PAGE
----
President Barnard’s address to graduating students at UM Virtual Convocation 2020
The following is excerpted from the address University of Manitoba President and Vice-Chancellor David T. Barnard delivered to graduands at the 141st Annual Spring Convocation:
Graduands, family members, friends, members of the University of Manitoba community: welcome.
We are participating today in Convocation, the traditional recognition of accomplishments that brings closure to university experience.
This is not a normal time, though, so our experience today is not strictly traditional. We do not have the pomp and ceremony of a grand entrance, or the shared enthusiasm of family members and friends sometimes trying to outdo each other in applauding and cheering for their favourite graduate.
I share your disappointment.
This will be my last Convocation ceremony as President of the University of Manitoba, and I would have liked to see you all face-to-face for this last time.
But we do have the essence of the tradition. The essence is celebrating graduates, and we are pleased to celebrate you and your accomplishments.
There are many stories in every graduating class.
Some of you came from other countries to be here at UM, and you brought your own life stories and traditions with you. Some will have lived at home with parents, others in dormitories, others with friends or classmates or spouses.
Some found their time in their programs flew by, others felt the hard work would never end.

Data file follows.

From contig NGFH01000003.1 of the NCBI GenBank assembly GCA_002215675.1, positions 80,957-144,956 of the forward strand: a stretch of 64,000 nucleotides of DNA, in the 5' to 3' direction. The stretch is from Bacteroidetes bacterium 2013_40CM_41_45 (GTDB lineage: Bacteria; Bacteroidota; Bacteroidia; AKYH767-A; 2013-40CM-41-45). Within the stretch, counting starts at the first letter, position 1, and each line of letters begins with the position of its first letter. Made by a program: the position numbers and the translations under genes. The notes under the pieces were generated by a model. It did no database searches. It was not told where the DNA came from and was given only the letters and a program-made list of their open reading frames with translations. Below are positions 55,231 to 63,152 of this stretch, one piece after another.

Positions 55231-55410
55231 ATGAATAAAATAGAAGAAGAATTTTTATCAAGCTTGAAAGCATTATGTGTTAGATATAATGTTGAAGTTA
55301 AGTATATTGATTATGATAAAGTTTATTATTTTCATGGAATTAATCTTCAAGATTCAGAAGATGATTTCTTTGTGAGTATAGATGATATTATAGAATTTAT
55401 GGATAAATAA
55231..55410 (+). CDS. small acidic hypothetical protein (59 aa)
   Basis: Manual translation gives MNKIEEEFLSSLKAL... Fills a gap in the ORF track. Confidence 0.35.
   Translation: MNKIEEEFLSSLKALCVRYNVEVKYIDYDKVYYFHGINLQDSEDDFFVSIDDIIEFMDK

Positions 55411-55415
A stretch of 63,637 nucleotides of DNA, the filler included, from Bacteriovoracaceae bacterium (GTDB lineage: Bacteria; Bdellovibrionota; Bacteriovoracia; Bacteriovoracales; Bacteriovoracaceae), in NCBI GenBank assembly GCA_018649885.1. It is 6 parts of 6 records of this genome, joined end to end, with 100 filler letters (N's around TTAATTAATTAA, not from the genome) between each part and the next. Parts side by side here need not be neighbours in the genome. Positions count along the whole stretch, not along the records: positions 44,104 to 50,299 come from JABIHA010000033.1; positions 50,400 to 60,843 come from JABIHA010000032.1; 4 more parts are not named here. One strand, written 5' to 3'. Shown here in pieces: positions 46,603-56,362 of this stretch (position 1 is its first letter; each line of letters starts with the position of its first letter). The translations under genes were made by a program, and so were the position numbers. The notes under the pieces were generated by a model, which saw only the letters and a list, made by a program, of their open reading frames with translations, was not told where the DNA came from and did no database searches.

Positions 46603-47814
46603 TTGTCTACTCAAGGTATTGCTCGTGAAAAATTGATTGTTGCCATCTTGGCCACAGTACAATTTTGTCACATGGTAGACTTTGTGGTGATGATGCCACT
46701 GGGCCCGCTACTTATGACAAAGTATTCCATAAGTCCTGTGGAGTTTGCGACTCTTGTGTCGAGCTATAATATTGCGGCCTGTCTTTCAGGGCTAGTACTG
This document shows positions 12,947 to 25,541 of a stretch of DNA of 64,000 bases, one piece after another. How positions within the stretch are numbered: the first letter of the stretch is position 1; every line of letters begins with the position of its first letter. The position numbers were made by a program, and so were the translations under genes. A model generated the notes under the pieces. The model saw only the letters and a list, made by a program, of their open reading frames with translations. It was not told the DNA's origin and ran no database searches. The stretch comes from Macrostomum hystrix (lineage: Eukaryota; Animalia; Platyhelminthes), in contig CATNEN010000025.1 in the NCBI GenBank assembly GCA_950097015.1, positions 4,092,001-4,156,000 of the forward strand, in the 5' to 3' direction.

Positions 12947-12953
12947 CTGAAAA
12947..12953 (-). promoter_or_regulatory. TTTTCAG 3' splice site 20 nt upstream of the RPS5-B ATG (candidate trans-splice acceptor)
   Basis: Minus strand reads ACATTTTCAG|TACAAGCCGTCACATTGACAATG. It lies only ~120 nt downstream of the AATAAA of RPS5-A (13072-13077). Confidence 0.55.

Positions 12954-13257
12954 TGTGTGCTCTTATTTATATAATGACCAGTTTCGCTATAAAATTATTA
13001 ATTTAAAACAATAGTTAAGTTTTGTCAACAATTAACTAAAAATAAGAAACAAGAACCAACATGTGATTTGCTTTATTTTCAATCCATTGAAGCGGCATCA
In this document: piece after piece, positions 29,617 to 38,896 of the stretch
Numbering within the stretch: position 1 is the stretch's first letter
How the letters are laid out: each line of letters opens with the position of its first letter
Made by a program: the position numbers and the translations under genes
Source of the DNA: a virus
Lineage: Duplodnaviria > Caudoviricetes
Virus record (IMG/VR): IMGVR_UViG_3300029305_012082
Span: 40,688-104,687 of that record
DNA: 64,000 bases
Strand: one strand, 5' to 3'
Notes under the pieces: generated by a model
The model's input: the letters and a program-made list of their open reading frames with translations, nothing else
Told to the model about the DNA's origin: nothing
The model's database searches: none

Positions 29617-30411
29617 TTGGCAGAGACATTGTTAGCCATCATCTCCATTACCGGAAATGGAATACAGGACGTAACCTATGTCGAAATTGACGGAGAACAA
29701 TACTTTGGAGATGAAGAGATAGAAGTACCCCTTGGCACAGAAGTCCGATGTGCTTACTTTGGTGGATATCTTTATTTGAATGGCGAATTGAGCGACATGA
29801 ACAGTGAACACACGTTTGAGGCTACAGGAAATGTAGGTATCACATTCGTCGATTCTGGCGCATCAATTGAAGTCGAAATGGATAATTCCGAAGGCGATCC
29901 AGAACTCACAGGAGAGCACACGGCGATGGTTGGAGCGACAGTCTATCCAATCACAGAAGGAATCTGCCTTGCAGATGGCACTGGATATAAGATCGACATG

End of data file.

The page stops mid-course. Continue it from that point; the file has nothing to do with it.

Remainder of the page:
Each of you has a unique and valuable story to tell about your years at UM.
As your pasts are varied, so will your futures be. We cannot know yet what you will each go on to do. Your possibilities are excitingly large. But they will not be the same as the possibilities that faced my generation or your parents’ generation.
You will need to embrace some issues – physical, moral, political, ecological. You have the opportunity and responsibility to contribute to shaping a world order that transcends what we have left for you.
When you are doing that reshaping, remember that each generation before you was passionate but each also created unintended consequences. Many of those who came before you were also eager and idealistic, yet were trapped by passions the entailments of which they sometimes understood but oftentimes did not.
Each of you should be mindful of the unintended consequences as you try to ameliorate the mistakes of others, understanding that your generation will likely make its own mistakes, or have equally misplaced enthusiasms.
We – your University, your families, your friends – are very proud of you. We cannot predict the future, but we know that the prospects ahead of you are wonderful and at the same time a bit daunting.
Build relationships that add value to your lives and reshape the world to be better for your children than what those who have gone before you are leaving to you.
Embrace the traditions and culture of Indigenous people who were here long before many of us arrived.
You are graduating into circumstances unlike those that other generations have experienced. You will need to find your own way through these circumstances. We have confidence that you will do so.
We will all be proud of you if you do that, and this day will be an important marker in the history of our community and our world.
Miigwetch, Kinanaskomitin, Marsee